Gloomy forecasts for the railway - 20 years until the rail is fit 20/07/22

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Gloomy forecasts for the railway20 years until the rail is fit

Disillusionment at the VSL general meeting: None of the speakers sees the railways in a position to improve their performance in the short term. How the Green Minister of Transport, Hermann, sees things.Disillusionment at the VSL general meeting: None of the speakers sees the railways in a position to improve their performance in the short term. How the Green Minister of Transport, Hermann, sees things.

The forecasts for rail freight transport are anything but rosy. Even loyal supporters of the railway are under no illusions as far as the actually planned strengthening of the mode of transport is concerned. "Rail is worse than ever," said Baden-Württemberg's Transport Minister Winfried Hermann (Greens) at the general meeting of the Association of Freight Forwarding and Logistics Baden-Württemberg (VSL) on Tuesday in Esslingen.

Hermann: No track can be reactivated in two years

The Minister of Transport attributes this to years of underfunding of the mode of transport. In Hermann's opinion, politics and the industry now need staying power: "Any idea that we can reactivate rail within two years is completely wrong," he explained at the event, which took place on his 70th birthday. "We need at least 20 years to make rail freight transport as efficient as we need it to be."

Hermann therefore broke a lance again for the overhead line truck. Expanding the rail infrastructure is a long-term and expensive undertaking. "We have the autobahn," he said, and campaigned for electrification - especially on those sections that are overloaded and for which there are no suitable rail options - such as the A6 from Heilbronn via Nuremberg to Prague, which is prone to congestion. The Greens politician also admitted that there had been little progress over the past ten years with the planned construction of combi-terminals. A project near Eutingen failed due to a citizens' initiative, and another in Horb-Heiligenfeld is now being planned. "We need more decentralized terminals," said Hermann and hopes "that something is still possible in Reutlingen." Michael Theurer (FDP), Parliamentary State Secretary in the Federal Ministry of Transport (BMDV) and since January 12 the Federal Government Commissioner for Rail Transport, sees considerable challenges for the mode of transport. The issues haunted him until he slept, he said. "But what I don't like is that people are still making fun of the railways," he said, not wanting to sugarcoat things either: "The infrastructure isn't good." Theurer relies on extensive modernization towards a high-performance network, more Power through the planned new infrastructure company and significantly faster planning. With a view to the federal government's goal of increasing the share of rail freight transport to 25 percent by 2030, he said: "This goal is very ambitious."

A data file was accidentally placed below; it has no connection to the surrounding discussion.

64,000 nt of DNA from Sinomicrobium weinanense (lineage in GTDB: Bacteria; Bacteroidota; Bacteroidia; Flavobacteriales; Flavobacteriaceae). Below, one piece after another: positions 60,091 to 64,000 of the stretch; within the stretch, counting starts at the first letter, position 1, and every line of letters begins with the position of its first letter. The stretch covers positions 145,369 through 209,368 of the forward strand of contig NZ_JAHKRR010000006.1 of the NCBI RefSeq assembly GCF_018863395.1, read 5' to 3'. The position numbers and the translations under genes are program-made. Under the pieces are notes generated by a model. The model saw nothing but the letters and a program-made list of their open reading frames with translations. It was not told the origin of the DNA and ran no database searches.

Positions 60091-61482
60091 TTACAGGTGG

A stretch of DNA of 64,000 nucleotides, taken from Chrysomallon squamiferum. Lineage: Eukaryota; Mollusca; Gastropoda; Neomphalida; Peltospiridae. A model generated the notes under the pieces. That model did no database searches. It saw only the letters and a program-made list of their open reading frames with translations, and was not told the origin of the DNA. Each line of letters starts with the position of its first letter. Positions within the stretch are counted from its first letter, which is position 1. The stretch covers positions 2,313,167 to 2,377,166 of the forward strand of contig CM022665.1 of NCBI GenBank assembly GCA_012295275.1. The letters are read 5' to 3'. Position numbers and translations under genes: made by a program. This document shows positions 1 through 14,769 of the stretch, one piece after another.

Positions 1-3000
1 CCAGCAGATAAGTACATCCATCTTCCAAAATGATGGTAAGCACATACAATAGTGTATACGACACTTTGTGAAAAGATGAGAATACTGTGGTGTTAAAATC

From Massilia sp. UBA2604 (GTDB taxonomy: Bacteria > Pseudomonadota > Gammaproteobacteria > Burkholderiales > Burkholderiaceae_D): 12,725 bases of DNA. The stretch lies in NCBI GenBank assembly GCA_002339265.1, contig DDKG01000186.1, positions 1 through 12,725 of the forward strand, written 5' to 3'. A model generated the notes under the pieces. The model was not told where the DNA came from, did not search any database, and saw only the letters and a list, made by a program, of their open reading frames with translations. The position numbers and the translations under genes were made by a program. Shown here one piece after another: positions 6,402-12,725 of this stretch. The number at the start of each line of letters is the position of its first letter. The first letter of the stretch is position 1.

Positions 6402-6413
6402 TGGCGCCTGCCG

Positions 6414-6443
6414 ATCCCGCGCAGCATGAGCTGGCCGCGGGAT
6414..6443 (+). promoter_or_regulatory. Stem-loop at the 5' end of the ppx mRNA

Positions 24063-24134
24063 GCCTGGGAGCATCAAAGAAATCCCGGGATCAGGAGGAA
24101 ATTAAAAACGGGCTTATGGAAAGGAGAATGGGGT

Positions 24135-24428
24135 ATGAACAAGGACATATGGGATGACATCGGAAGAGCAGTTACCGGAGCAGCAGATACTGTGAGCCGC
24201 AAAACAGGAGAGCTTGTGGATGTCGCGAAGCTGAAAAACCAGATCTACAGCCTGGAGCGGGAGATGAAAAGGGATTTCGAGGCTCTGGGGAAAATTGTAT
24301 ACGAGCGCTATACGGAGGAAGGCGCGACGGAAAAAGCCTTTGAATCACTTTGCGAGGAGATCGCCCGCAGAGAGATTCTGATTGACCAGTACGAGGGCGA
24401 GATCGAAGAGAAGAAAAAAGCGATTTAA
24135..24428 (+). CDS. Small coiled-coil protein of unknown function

Huster no longer believes in a 25 percent rail share

Frank Huster, General Manager of the German Freight Forwarding and Logistics Association (DSLV), sees the chances of this dwindling. "We don't believe in it anymore," he said, although of course he would like to achieve the goal. "The railways are in such a bad position that we don't even know how we're going to pull the cart out of the mud." they agree to break the closed loop of financing. In other words, according to the association, income from the road no longer necessarily has to flow 100 percent back into the road, but could also benefit the rails in the sense of a traffic shift. Because one thing is certain for Huster: The newly elected VSL President Dr. Michael Lege. "The network is a total failure," said the head of the logistics service provider Wiedmann & Winz from Geislingen an der Steige. But he feels no glee. Because the train is urgently needed. "We need them to drive the traffic turnaround," he said. "We want more goods on the train" - and the VSL is also expressly committed to climate protection. Currently, however, the experience is that shippers contacted his company and asked for freight space on the road because they wanted to turn their backs on rail.